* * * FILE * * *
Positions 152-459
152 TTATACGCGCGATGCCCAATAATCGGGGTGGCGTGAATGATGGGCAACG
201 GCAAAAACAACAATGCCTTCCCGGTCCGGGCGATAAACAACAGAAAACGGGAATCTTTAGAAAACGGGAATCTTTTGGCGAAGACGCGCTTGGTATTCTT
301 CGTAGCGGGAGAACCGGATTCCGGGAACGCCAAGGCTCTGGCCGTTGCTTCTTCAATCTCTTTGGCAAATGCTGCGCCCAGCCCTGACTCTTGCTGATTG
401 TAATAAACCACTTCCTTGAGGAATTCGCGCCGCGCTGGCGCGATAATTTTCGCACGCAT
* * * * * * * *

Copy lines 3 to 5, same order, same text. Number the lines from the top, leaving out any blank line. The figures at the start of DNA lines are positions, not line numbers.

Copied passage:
201 GCAAAAACAACAATGCCTTCCCGGTCCGGGCGATAAACAACAGAAAACGGGAATCTTTAGAAAACGGGAATCTTTTGGCGAAGACGCGCTTGGTATTCTT
301 CGTAGCGGGAGAACCGGATTCCGGGAACGCCAAGGCTCTGGCCGTTGCTTCTTCAATCTCTTTGGCAAATGCTGCGCCCAGCCCTGACTCTTGCTGATTG
401 TAATAAACCACTTCCTTGAGGAATTCGCGCCGCGCTGGCGCGATAATTTTCGCACGCAT